Ojo Agi explores ideas of home, identity and transnational kinship pertaining to the African diaspora post-1960
The Nigerian-Canadian artist and academic subverts the traditional subject/object dynamic in her emphatic portraits.
- Jyni Ong
- 10 September 2020
- Reading Time
- 4 minute read
Polymath Ojo Agi is many things; artist, art historian and theorist. As well as continuously exploring her art practice, the Nigerian-Canadian is also studying for a PhD in art history at Concordia University where she is the recipient of the Joseph-Armand Bombardier SSHRC Doctoral Award. She also has a master’s degree in Women and Gender Studies, not to mention an undergraduate degree in Health Sciences. These impressive certificates give us an indication of Ojo’s worldly interests, but in actual fact, these accreditations only scratch the surface.
“I’m a daughter of Nigerian immigrants to Canada, and that simple fact permeates so much of my artistic and scholarly interests,” she tells us. “I live at the intersections of multiple identities which have been marginalised throughout my 28 years; however, it is in these ‘contact zones’ (to borrow from literary scholar Mary Louise Pratt) that I’ve been most inspired to make art.” Experienced contradictions and tensions fuel Ojo’s curiosity to find answers relating to the universal need of belonging. And in turn, her emphatic artist practice investigates themes of home, identity and transnational kinship that pertain to the African diaspora post-1960.
Currently based in Toronto, the artist admits she has a “bad habit of moving around a lot.” But it’s this diversity of experiences which has informed her practice over the years. Since 2012, she has worked on brown paper, a nod to the skin tone of her subjects. Another style signature of Ojo’s is chiaroscuro, in other words, the dramatic shadows and highlights which accentuate the bone structure of her chosen subjects. “Although I’ve noticeably toned down my highlighting in recent years,” she goes on to say.
This technique, coupled with a conceptual vigour which attempts to make her subjects feel alive, is what makes Ojo’s work so palpable. Her subjects tend to possess an intense expression in the hope that each depiction will return their gaze to the viewer. In turn, Ojo’s work not only acknowledges but communicates the awareness of being seen, and thus, explains the artist, “subverts the traditional subject/object power dynamic.”
Highly engaging, Ojo has created two bodies of works exploring this so far. For Sad Girls and Lonely Boys is a series of drawings exploring mental health and wellness among Black communities and, more recently, Daughters of Diaspora is a publication interrogating transcultural identity formation among women of the African diaspora. In other work, she recalls a particularly meaningful one recently which saw her create a portrait for the photographer and director Joshua Kissi.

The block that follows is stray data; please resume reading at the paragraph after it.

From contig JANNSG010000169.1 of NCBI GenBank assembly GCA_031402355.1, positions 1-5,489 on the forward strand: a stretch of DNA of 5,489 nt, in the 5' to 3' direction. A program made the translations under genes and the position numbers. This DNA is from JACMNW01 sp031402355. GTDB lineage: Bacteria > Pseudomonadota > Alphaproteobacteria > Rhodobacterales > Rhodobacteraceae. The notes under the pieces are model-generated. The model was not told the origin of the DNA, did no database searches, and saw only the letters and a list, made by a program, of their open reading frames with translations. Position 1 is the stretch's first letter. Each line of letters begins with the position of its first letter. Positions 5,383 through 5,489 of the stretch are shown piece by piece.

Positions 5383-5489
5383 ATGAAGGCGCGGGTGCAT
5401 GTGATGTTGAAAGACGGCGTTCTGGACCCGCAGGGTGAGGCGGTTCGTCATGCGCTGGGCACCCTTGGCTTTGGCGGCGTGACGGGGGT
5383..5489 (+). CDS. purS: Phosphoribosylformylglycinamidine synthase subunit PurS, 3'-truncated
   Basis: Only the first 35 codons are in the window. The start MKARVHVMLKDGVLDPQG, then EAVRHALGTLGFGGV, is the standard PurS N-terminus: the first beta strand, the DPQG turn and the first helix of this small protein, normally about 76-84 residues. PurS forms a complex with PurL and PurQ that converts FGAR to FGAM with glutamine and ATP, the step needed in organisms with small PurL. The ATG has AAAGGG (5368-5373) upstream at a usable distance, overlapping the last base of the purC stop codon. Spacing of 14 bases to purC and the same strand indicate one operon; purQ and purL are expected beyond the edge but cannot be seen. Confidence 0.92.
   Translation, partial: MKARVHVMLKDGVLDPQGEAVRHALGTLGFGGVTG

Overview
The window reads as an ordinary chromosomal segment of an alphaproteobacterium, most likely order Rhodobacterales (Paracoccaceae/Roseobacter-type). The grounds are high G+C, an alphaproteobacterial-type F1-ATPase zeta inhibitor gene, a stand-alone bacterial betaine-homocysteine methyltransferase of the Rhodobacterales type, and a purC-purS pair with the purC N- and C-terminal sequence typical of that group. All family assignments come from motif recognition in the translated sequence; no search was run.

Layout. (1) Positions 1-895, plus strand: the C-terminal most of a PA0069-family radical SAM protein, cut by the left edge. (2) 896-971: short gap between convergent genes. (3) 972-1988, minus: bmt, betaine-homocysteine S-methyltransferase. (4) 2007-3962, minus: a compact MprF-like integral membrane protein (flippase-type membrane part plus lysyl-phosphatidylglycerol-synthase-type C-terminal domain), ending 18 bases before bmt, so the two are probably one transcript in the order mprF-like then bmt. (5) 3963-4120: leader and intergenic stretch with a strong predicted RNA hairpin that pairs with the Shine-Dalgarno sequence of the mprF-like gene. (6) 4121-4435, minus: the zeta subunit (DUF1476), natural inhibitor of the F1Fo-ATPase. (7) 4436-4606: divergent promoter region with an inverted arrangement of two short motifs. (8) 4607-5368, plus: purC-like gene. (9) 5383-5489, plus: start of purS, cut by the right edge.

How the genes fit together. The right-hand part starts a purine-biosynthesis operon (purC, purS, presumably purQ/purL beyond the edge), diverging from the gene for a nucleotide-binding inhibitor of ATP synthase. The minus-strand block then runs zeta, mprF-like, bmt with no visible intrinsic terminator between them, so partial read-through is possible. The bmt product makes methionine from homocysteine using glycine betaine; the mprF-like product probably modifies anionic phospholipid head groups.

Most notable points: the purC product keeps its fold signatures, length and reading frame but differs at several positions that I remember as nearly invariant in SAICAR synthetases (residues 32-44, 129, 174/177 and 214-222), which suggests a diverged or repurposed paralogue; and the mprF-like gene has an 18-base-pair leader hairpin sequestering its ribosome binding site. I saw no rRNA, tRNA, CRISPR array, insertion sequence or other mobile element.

“I really love this piece because it marks several shifts in my artistic practice,” she says. Prior to this, Ojo’s work favoured strong lines and highlights as mentioned before, a style partly informed by a love of graphic novels and fashion illustration. But when it came to the portrait of Joshua, her hand flowed in a different way, relying more on contrasting shapes and colours to “demarcate segments and planes.” This can be seen specifically in the transition between collar to blazer, the parting of the hair, or the way light hits the skin at an angle.
Just like that, Ojo learned how to communicate lines without necessarily mapping them down. At this point in her work, she toned down the harsher highlights which previously marked her portraits, allowing for a more realistic depiction of the human face. “Lastly,” recalls Ojo of this significant pivot in her work, “I got the opportunity to play with pattern on brown paper, which was a joy for me.”
Despite this decided departure in style however, Ojo hasn’t lost her interest in comics and fashion, which she credits as the real origins of her practice. Growing up she had many grand plans for graphic novels and dress designs – which encouraged her to first pick up the marker and gel pens that she still uses to this day. And now, these influences are coming into her work in different ways, through intricately drawn clothes, for instance, or the experimental prints on a garment.
This, sequentially, brings us into the present and what Ojo is working on today. She ends with, “I’m not actively working on a specific project but I am allowing myself to produce work as I feel inspired, with these considerations at the forefront. I would love to have another complete collection like Daughters of Diaspora but I’ve learned better than to rush my process. I’m just as curious as you are to know how my work will evolve, and it’s that curiosity that keeps me motivated to create.”
GalleryOjo Agi (Copyright © Ojo Agi, 2020)
Ojo Agi: Polka Dots (Copyright © Ojo Agi, 2020)
About the Author
Jyni became a staff writer in March 2019 having previously joined the team as an editorial assistant in August 2018. She graduated from The Glasgow School of Art with a degree in Communication Design in 2017 and her previous roles include Glasgow Women’s Library designer in residence and The Glasgow School of Art’s Graduate Illustrator.